Web services, rising in popularity quicker than you can say SOAP, topped the list of future technology priorities for SearchDatabase.com Oracle Report Card respondents.
The exclusive survey of 500 Oracle professionals asked them to rate emerging technologies in terms of their potential usefulness. Representing a trend that has been prevalent in the IT industry this year, Web services technology was voted most potentially useful.
Oracle recently took the baton in the race for Web services standards, asking the World Wide Web Consortium to decide upon a standard language for defining how to combine various Web services. Having such a standard would prevent competing specifications from slowing down the adoption of these emerging technologies.
In follow-up interviews, users offered compliments, and some complaints, on a wide range of Oracle technology that they have sampled. Washington, D.C.-based consultant Troy Connor had this to say about the Web services industry: "It has not shaken out yet. There are a lot of crackpots out there still trying to define things."
Connor added: "What would be nice to see from Oracle is Web services that are interoperable with other vendors' products, such as WebLogic. That won't happen, though, since Oracle is doing everything they can to beat WebLogic with their own (mediocre) application server product, 9iAS."
Connor, like several respondents, said that he thinks Oracle is ahead of the pack when it comes to XML, the language that 52% of Oracle Report Card users said they viewed as potentially useful or very useful, placing it third.
Business intelligence, which 56% rated above average in usefulness, placing it second, is the fastest growing market for Oracle's database products, said Robert Shimp, vice president of database marketing for Oracle.
"The main reason is that the cost of doing BI has been dropping dramatically over the last two years," Shimp said.
"Traditionally, building a BI solution would take you 18 months or more, and it would cost you millions of dollars. Now that has been greatly simplified," said Shimp, referring to the OLAP tools and Advanced Analytics feature available in Oracle 9i Enterprise Edition.
With the 9i release also came RAC (Real Application Clusters) technology, the source for Oracle's "unbreakable" claims. So far, many Oracle Report Card respondents have apparently left it untested. Almost 22% of survey respondents said that they are still evaluating RAC technology, while 12% consider it too expensive and nearly 19% have already determined they have no need for it.
Some of the suggestions solicited from survey takers included improving RMAN, Oracle's backup utility, described as cryptic and inconvenient by one survey taker, a database administrator writing from Canada. A better interface for DBAs between Statspack and the OEM product is needed, said another respondent, a consultant in Australia. From New York City, George Shaw, DBA for the city's transit authority, wrote: "Oracle requires the use of third-party tools in some cases. On NT, 11i requires the use of the MKS tool kit to make your NT server look like a Unix box. Oracle requires this but does not support it."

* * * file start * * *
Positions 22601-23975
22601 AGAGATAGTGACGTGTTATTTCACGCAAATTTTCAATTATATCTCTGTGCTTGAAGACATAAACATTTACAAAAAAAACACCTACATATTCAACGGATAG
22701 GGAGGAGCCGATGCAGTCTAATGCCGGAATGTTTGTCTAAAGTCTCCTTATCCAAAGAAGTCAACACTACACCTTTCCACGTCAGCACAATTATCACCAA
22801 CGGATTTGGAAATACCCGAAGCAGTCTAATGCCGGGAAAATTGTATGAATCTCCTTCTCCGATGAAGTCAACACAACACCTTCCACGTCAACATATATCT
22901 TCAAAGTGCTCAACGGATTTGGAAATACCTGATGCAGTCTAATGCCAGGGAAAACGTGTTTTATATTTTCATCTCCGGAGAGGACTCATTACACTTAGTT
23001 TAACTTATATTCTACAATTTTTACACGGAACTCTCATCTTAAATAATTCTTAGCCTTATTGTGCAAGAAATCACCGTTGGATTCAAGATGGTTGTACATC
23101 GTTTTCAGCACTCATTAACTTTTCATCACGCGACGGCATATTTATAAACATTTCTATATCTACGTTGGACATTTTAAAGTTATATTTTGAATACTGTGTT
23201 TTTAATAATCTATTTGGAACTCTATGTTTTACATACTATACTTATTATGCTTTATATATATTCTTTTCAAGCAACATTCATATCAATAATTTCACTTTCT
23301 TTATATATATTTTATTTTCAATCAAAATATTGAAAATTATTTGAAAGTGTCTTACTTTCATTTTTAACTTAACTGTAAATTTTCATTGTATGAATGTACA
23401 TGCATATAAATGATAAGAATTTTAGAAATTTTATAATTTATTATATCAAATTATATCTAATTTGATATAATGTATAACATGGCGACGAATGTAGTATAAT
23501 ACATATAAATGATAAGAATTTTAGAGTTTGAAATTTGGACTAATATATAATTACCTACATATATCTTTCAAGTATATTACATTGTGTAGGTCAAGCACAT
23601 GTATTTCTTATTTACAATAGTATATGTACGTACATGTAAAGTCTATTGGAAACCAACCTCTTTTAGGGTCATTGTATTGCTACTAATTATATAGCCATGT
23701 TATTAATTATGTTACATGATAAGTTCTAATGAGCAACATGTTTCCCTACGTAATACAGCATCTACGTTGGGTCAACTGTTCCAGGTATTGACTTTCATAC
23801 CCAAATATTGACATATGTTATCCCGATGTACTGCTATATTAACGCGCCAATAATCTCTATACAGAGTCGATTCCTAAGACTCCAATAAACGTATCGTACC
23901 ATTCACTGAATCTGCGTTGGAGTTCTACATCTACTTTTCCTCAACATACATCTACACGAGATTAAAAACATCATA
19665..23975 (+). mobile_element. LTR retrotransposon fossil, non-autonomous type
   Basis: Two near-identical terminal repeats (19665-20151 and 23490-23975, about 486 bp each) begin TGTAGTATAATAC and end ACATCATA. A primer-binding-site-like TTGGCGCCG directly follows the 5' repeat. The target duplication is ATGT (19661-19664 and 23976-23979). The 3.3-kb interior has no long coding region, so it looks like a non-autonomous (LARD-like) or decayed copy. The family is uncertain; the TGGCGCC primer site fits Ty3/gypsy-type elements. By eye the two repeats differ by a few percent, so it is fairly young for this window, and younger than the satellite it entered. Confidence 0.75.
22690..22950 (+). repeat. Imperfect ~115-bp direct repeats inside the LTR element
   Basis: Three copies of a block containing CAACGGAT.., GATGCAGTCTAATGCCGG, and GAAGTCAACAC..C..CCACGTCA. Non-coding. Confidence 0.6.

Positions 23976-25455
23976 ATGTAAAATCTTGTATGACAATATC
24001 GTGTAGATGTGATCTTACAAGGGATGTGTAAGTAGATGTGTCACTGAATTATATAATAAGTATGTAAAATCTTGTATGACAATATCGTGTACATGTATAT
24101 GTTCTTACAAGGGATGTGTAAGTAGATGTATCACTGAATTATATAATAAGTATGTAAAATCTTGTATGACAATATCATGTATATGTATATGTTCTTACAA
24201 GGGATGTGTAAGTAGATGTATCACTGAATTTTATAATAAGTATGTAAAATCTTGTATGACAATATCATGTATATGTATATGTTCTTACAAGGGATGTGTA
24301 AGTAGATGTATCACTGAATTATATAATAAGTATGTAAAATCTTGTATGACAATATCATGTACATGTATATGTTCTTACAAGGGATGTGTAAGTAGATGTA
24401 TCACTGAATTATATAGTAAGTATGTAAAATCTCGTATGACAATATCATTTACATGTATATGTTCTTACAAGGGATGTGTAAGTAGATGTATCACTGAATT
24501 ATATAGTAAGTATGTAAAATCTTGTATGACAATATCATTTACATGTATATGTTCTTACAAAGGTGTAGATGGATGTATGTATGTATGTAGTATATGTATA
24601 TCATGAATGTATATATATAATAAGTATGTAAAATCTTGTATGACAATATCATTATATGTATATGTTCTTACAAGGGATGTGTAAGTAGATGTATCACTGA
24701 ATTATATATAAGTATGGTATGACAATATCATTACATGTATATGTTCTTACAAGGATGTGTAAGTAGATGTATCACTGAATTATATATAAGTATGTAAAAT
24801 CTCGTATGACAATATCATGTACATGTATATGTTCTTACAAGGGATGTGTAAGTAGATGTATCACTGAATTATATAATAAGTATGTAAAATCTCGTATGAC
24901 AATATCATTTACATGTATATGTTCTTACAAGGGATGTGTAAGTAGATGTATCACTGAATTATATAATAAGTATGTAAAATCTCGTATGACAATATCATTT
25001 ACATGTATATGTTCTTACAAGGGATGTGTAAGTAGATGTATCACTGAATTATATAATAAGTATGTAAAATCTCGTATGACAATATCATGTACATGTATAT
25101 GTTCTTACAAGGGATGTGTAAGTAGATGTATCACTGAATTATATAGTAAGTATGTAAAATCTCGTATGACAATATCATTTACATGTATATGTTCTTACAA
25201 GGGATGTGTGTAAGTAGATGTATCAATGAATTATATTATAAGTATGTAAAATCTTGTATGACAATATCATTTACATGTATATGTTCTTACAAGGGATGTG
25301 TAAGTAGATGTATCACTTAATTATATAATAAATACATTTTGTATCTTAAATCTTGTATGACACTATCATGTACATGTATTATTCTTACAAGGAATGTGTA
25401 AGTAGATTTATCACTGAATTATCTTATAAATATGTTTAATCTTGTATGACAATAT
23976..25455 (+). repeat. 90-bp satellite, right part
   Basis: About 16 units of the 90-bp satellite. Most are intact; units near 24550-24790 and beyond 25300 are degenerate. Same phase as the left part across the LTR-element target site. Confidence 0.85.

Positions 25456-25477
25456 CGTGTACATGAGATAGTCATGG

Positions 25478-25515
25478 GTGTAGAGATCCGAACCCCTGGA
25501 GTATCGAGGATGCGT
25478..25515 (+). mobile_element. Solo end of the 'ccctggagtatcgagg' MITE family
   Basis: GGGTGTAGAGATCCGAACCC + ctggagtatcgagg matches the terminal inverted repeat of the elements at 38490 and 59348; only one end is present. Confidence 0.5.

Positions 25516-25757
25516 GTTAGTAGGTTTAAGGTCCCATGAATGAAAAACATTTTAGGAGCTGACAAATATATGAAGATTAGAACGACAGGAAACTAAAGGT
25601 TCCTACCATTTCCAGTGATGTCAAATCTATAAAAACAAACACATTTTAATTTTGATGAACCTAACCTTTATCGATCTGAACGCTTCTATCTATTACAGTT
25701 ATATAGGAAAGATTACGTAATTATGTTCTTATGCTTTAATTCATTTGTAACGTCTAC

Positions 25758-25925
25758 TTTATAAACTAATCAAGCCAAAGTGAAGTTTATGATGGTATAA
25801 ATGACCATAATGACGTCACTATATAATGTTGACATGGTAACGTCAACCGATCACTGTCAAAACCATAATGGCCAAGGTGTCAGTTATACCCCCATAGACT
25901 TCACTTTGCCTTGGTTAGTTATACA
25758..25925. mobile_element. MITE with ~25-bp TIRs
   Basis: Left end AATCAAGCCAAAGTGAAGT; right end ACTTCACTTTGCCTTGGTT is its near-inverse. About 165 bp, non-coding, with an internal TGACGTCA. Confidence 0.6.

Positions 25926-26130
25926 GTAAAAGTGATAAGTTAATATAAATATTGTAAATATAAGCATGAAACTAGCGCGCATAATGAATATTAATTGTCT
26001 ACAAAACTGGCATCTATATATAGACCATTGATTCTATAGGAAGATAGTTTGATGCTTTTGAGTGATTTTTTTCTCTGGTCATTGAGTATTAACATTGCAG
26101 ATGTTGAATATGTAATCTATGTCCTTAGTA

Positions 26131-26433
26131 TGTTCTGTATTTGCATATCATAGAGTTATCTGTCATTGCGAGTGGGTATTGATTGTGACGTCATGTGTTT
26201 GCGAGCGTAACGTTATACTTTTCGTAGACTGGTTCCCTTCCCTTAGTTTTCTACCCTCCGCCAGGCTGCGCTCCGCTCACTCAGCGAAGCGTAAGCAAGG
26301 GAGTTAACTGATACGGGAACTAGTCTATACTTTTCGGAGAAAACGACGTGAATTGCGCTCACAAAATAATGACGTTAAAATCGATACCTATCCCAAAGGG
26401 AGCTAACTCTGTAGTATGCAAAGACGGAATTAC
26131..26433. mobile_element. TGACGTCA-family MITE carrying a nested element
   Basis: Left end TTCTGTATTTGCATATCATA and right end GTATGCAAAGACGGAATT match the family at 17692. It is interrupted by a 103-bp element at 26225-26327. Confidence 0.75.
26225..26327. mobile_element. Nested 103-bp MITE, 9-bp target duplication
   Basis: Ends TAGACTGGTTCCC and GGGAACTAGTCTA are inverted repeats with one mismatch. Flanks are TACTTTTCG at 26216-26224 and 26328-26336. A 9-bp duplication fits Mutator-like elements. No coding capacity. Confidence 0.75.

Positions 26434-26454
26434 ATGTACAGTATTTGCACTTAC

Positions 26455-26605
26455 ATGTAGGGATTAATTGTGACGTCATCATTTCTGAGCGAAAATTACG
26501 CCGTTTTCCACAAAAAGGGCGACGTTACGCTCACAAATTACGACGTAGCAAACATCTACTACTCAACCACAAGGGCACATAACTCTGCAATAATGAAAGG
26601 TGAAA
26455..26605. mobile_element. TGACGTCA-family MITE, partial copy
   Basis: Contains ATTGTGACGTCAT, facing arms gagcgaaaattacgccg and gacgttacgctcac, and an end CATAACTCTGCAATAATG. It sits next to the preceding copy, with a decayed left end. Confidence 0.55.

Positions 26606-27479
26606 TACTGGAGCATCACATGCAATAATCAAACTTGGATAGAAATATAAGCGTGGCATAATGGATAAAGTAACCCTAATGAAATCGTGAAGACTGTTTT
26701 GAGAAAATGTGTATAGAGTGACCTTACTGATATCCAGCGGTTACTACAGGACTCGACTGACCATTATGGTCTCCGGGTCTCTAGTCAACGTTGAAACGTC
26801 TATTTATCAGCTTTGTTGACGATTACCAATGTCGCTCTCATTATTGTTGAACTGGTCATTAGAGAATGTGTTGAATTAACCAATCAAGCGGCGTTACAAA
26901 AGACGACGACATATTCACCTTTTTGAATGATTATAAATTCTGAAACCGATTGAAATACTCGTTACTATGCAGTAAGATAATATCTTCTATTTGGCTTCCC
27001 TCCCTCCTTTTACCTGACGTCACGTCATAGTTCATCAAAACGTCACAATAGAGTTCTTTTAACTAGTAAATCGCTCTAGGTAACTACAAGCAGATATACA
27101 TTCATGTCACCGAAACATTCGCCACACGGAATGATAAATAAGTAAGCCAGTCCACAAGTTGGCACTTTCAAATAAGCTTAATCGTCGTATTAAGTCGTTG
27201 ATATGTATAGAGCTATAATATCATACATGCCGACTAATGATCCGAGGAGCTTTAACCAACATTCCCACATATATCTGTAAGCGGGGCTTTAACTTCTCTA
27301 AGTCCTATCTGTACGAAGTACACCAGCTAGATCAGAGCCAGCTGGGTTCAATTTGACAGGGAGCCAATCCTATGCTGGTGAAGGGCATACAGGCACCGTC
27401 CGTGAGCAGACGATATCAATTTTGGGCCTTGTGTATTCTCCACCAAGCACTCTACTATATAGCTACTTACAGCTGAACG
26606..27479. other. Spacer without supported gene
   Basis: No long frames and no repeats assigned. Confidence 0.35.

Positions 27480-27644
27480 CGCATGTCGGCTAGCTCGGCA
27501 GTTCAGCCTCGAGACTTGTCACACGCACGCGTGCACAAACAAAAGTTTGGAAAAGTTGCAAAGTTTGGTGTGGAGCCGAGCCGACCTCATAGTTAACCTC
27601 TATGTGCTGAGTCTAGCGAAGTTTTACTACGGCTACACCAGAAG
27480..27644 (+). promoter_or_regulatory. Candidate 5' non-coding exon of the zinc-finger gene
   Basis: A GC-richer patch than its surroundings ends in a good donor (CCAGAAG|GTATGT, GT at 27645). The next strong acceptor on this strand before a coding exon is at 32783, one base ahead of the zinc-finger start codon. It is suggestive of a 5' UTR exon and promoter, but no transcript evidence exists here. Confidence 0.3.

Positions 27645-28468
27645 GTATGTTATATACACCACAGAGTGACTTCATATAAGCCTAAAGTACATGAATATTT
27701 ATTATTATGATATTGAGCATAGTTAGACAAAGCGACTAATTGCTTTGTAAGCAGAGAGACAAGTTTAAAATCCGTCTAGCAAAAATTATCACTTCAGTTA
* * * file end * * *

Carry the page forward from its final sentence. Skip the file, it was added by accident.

Any database professional has likely heard the rap on Oracle technology: It's terrific, but tougher to administer and tune than, say, Microsoft's SQL Server or IBM's DB2.
Some of the Report Card respondents did view Oracle's complexity as a drawback. Ravi Viswanathan, a DBA at Yamaha Motor Corp. in Cypress, Calif., said: "They should make their products simpler to install and configure."
A huge Oracle fan, Don Burleson, who heads Kittrell, N.C.-based Burleson Oracle Consulting and is the author of 14 books on Oracle technology, sees Oracle's renowned complexity differently.
"I think a lot of the dissatisfaction is a function [of] the lack of knowledge on the part of the customers," Burleson said. "There is a misconception that Oracle is as easy to use as some of its competitors. And consequently you will have a lot of people buy Oracle and not be aware that it will take six to eight weeks of full-time training."
Rich Niemiec, president of the International Oracle Users Group (IOUG) and the CEO of Lombard, Ill.-based TUSC, a leading Oracle consultancy, said: "Since you can build more with Oracle than you can with others, it tends to draw a more advanced developer and/or DBA who is interested in using the best tools and interested in truly building greatness."
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